Salvage & Towage Claims

In contrast to land based law, which does not grant a volunteer who preserves or saves property the right to compensation, the salvor of imperiled property on navigable waters is entitled to a reward. Salvage is the actual claim brought in Federal Court for services voluntarily rendered to maritime property that was subject to a marine peril. The reward due a salvor creates a maritime lien on the salved property. The salvor may sue both the owner of the property and the maritime property (i.e., the vessel itself) under appropriate circumstances.

The elements that must be proven in a salvage claim are:

  • There must be a marine peril placing the property at risk of loss, destruction, or deterioration;
  • The salvage service must be voluntarily rendered and not required by an existing duty or by special contract;
  • The salvage efforts must be successful, in whole or in part.

“Pure salvage” is where voluntary service is rendered without prior agreement or legal duty regarding compensation. This principle is also known as the “no cure, no pay” salvage. The reward in a “pure” salvage situation, in part, is determined from the property spared from destruction. In awarding an equitable award the Courts will look to the following criteria:

  • The salved value of the vessel and other property;
  • The skill and efforts of the vessel and other property;
  • The measure of success obtained by the salvor;
  • The nature and degree of the damager;
  • The skill and efforts of the salvor in saving the vessel, other property and life.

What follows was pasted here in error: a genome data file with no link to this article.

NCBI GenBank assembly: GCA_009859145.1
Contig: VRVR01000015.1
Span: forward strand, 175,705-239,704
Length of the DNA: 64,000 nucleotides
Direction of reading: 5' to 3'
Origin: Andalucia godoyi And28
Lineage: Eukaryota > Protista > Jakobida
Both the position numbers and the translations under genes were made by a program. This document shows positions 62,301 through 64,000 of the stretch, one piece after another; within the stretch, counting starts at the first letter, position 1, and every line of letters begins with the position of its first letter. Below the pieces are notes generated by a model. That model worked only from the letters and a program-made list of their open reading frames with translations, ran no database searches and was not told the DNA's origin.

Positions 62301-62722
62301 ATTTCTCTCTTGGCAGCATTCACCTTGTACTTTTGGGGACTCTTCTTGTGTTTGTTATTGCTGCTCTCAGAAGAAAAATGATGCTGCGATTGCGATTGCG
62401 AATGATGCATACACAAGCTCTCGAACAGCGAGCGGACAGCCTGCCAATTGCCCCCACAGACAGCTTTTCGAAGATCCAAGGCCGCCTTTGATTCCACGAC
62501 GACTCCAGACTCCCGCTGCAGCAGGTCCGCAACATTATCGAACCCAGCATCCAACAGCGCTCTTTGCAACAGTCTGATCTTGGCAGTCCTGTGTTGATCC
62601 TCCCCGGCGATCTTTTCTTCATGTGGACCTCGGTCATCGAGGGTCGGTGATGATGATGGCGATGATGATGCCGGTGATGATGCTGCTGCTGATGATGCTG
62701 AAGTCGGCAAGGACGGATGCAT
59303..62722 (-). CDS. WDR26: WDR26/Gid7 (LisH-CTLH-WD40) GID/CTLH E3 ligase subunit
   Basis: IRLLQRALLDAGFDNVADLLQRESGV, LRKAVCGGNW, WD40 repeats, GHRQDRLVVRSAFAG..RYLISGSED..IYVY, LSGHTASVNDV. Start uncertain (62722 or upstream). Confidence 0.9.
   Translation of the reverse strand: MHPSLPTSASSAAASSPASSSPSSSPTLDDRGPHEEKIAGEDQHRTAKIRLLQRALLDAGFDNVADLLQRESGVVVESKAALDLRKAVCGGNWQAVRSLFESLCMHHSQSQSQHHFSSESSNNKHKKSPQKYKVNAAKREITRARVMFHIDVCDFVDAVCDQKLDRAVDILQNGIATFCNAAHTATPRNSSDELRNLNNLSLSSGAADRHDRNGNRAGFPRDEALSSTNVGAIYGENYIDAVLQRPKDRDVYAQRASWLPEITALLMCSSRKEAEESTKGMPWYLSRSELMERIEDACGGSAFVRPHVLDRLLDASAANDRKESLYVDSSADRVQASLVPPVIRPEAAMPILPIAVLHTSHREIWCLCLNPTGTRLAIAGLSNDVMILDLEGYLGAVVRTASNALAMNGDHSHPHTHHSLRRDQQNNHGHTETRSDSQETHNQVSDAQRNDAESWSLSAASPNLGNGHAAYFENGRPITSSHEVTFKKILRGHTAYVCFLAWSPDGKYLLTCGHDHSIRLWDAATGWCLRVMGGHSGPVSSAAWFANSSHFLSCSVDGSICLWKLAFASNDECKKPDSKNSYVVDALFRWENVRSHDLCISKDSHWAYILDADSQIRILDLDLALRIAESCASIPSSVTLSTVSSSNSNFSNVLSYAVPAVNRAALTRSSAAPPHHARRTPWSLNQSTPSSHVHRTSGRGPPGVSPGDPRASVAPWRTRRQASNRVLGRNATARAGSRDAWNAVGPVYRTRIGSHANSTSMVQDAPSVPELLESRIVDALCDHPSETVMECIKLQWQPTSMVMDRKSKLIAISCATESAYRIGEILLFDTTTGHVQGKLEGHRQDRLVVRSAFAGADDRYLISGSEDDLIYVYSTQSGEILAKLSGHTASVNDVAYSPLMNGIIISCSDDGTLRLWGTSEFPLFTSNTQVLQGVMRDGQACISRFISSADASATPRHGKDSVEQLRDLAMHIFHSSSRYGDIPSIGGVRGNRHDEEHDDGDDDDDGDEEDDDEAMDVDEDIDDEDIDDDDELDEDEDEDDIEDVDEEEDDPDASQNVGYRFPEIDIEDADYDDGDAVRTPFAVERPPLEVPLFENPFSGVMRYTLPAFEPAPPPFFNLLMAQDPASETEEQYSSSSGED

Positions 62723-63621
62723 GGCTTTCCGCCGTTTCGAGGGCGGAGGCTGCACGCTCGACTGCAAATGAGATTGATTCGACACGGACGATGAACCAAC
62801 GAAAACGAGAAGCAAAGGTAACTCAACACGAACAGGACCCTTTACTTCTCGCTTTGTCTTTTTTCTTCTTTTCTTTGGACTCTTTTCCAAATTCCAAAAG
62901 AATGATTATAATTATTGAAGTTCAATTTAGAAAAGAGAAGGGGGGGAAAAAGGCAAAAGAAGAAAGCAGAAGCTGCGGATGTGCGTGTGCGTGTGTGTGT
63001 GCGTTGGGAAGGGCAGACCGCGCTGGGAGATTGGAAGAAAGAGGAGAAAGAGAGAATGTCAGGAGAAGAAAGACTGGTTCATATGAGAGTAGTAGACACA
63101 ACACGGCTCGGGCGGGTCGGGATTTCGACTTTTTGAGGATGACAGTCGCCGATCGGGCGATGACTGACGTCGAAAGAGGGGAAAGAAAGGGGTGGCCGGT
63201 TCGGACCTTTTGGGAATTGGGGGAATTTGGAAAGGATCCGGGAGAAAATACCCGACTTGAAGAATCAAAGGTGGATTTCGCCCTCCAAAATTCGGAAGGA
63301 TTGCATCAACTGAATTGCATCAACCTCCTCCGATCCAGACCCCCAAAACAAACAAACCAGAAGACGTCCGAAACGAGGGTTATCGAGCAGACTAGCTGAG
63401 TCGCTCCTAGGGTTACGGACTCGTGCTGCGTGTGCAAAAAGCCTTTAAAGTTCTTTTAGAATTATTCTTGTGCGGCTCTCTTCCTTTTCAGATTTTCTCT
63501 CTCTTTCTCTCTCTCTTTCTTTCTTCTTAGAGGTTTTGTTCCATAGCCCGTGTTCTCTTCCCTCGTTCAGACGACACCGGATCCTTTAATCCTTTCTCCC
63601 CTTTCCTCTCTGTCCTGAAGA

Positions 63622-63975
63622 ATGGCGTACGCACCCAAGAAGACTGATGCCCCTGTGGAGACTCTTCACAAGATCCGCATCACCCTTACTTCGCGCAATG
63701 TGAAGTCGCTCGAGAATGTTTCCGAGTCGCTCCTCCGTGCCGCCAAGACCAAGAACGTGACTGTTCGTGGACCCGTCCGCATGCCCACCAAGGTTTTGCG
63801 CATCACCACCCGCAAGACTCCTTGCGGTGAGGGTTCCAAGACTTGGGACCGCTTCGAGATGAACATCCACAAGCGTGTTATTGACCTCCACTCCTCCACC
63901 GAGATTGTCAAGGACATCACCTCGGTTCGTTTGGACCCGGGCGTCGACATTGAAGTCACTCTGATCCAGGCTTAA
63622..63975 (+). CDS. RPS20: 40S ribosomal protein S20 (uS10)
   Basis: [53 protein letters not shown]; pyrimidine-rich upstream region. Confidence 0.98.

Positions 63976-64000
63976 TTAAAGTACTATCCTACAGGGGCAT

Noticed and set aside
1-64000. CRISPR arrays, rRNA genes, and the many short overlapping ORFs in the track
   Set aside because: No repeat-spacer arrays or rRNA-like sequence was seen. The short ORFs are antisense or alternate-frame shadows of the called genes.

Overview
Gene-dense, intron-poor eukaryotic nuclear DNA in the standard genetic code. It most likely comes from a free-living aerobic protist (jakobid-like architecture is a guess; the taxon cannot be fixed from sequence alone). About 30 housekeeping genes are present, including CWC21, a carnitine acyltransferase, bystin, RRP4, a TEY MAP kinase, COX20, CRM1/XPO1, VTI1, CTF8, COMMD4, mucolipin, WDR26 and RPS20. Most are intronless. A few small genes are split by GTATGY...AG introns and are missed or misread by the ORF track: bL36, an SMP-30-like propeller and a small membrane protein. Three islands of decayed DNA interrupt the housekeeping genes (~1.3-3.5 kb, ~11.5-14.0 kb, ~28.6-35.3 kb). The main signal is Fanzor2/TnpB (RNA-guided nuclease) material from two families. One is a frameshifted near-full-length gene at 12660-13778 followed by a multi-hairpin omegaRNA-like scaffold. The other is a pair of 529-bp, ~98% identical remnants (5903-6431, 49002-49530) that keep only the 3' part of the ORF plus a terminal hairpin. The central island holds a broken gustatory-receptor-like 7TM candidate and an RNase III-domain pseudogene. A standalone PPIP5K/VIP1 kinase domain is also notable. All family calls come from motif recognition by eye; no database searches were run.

• The time used and expenses incurred by the salvors;
  • The risk of liability and other risks run by the salvors and their equipment;
  • The promptness of the services rendered;
  • The availability and use of vessels or other equipment intended for salvage operations;
  • The state of readiness and efficiency of the salvor’s equipment and the value thereof.

In contrast to “pure salvage” where there is no pre-existing agreement between a salvor and vessel owner, “contract salvage”, involves a salvor who acts to save maritime property after entering into an agreement to use “best endeavors.” The most popular salvage contract is the Lloyd’s Open Form (“LOF”).

The principles of towage law are distinct from salvage, and towage is compensated at a contract rate, while salvage merits an equitable award.

The attorneys at the law firm of Brais, Brais & Rusak have the experience to protect your rights, the compassion to serve your needs, and the skill to obtain the compensation you deserve. To reach our lawyers you may click email the firm, call 1-800-499-0551 from within the U.S., Skype BraisLaw worldwide or click Contact Us to select and complete a form for a free evaluation of your case.


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